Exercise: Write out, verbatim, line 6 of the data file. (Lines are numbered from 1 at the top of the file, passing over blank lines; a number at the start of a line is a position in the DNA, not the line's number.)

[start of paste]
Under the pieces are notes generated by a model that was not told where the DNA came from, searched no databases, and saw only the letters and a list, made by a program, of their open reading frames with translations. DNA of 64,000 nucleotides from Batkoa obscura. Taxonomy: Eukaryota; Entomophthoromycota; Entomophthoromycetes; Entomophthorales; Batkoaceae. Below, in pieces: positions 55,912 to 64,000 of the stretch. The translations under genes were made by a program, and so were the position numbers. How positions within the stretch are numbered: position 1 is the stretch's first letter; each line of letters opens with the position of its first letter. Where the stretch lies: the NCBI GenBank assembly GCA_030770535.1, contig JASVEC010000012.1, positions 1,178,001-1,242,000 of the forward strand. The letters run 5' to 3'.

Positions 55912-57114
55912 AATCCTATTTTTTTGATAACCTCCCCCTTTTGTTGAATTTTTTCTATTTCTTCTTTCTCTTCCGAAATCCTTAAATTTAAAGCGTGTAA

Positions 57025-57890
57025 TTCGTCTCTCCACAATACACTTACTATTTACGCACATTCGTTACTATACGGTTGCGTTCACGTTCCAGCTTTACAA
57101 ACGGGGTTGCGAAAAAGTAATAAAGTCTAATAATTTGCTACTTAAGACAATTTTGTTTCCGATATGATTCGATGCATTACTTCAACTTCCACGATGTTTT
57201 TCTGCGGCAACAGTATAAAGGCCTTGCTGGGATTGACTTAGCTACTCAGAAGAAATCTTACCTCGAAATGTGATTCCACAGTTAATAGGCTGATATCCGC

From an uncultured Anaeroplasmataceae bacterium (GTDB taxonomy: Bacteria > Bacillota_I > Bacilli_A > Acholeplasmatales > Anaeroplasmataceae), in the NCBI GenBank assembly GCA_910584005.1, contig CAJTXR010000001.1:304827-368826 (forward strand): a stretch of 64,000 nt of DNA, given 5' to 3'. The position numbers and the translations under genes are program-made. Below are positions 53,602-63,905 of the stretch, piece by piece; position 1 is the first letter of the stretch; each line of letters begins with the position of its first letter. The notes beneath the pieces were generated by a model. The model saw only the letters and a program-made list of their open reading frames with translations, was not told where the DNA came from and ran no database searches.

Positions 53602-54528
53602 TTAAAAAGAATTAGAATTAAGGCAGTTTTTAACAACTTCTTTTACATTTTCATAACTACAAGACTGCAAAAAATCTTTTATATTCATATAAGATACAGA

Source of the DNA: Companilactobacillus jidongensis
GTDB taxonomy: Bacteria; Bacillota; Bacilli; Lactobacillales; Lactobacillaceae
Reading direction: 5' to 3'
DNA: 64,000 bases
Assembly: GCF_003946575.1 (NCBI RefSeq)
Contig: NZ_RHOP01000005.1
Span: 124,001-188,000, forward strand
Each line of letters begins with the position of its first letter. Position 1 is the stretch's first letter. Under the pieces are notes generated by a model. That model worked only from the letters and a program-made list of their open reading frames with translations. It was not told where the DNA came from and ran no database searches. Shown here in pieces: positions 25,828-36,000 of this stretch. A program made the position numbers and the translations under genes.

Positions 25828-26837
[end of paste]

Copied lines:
57101 ACGGGGTTGCGAAAAAGTAATAAAGTCTAATAATTTGCTACTTAAGACAATTTTGTTTCCGATATGATTCGATGCATTACTTCAACTTCCACGATGTTTT